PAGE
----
3. Homework. Retirement is many things, but a life of leisure usually must be preceded by a lot of homework. This is particularly true when it comes to healthcare costs. The average 65-year-old couple will spend more than $250,000 on out-of-pocket healthcare during the rest of their lives--the single largest unknown expense for most people. Medicare was complicated enough before health reform was enacted. Now that the U.S. Supreme Court has upheld the law, anyone planning to retire in the next several years should spend time understanding how it will affect them. Other questions you should answer include: how healthy is the economy of the area you're thinking of choosing for your retirement home; what are the state and local tax rates in that area; what are state estate taxes like; do you have a good approach to spending down your assets in retirement, and what is the best strategy for you about when to begin claiming Social Security benefits?
4. Realism. None of the planning, budgeting, and homework you do will provide the basis for a successful retirement unless you're realistic in your assessments and assumptions. Most people, for example, actually retire several years before they earlier said they would. Likewise, they say they will continue to work well past their 65th birthday. Careers do seem to be trending longer since the recession, but there is still a mismatch between plans and actions. Be honest with yourself.
5. Balance. The key to a lot of good things in life is a sense of balance. Successful retirements involve a good balance between expectations and reality. This doesn't mean sacrificing your dreams. It does mean road-testing your dreams to see what it would take to make them possible.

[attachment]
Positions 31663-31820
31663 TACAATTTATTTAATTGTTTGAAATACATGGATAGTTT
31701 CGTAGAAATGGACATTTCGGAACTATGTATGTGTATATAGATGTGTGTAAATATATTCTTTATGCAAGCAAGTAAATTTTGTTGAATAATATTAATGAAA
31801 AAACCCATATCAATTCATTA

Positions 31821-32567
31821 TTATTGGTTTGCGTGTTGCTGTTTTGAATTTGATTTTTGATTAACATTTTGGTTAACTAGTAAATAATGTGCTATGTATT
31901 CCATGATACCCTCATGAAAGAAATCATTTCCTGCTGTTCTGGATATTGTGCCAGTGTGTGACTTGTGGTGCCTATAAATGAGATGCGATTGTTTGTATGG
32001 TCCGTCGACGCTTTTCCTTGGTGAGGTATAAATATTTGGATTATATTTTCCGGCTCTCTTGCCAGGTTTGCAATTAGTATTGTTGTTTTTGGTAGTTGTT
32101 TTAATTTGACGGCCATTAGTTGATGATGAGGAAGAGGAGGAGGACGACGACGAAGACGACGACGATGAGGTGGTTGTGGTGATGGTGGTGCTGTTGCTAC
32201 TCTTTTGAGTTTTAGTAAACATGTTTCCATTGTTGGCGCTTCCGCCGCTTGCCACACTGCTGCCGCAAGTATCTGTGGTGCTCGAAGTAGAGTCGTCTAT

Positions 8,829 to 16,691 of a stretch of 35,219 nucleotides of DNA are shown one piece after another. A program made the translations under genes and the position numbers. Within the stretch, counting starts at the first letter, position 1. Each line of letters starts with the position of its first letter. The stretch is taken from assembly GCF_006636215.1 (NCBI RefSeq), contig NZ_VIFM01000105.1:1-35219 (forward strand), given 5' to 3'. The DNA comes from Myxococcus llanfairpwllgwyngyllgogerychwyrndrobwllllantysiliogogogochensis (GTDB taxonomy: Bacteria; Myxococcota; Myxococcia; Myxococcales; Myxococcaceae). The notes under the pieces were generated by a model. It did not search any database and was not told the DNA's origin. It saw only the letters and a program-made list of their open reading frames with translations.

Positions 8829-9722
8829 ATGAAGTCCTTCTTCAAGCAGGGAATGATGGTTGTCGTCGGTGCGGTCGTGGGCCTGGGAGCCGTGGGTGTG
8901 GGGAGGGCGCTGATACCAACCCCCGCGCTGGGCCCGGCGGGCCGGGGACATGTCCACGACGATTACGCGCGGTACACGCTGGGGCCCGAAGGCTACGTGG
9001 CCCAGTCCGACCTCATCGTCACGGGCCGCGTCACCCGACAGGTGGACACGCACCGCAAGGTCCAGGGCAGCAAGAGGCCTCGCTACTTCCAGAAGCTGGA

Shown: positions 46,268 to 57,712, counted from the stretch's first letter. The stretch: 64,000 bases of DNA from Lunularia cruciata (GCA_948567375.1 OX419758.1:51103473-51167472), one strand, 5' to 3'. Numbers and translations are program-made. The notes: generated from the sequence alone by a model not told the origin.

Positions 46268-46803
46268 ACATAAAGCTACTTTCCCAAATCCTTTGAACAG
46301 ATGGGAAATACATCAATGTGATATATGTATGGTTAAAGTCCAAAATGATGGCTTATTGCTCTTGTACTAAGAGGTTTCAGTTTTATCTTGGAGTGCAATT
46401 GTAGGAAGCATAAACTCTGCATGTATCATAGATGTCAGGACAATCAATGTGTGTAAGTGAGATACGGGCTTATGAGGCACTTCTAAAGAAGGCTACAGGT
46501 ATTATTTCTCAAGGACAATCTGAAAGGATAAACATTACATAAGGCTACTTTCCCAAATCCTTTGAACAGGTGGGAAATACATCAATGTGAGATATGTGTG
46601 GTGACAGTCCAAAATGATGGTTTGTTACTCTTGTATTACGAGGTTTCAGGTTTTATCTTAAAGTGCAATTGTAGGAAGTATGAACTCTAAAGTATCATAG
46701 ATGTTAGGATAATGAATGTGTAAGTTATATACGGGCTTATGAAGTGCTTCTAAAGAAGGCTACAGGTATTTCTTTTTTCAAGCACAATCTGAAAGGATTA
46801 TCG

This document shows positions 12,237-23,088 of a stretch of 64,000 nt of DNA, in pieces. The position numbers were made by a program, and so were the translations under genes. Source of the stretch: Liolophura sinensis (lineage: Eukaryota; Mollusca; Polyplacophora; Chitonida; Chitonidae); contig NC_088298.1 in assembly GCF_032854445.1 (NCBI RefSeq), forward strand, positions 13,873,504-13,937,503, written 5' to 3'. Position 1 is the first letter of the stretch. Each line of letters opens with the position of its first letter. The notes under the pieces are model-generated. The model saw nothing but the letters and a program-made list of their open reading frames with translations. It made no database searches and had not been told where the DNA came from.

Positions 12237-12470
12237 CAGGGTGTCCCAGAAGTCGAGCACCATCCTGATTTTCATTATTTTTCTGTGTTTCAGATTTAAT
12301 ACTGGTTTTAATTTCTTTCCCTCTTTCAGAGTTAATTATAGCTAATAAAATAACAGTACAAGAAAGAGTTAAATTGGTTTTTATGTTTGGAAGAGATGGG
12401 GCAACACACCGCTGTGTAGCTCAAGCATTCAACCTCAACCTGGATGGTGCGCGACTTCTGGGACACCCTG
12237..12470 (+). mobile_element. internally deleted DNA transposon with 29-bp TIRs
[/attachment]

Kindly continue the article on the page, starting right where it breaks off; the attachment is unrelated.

6. Health. No surprise here. Good health is the "knock on wood" wish of every retiree. What's different today than a generation ago is the widespread recognition that good health is no accident, but the probable result of good diet and exercise habits. These habits need to start now, not when you're 70 (although it's never too late to begin). It's been proven that strenuous exercise, with heavy weights and sweat-inducing cardiovascular workouts, can help even people in their 80s and 90s. Investing in good health is as important as socking money away in retirement accounts.
7. Family and friends. As people look forward to their later years, the priorities that loom largest tend to be people, not possessions or unshared travel experiences. As with your health, good relations with friends and family members need to be developed and nurtured over time. If there are people you know you want to spend time with when you're retired, figure out what you need to do today to enhance the odds that you will have the strong bonds you desire in the future. Having honest conversations with children is crucial, especially when it comes to issues surrounding grandchildren. Maybe you want to live close to grandchildren and see them a lot. Do your kids feel the same way? Do they expect you to be constantly on call to be free babysitters? How would you feel about that? Do you expect your kids to be constantly on call to help you out with household chores and errands? Make sure you're all on the same page before taking important actions you might later regret.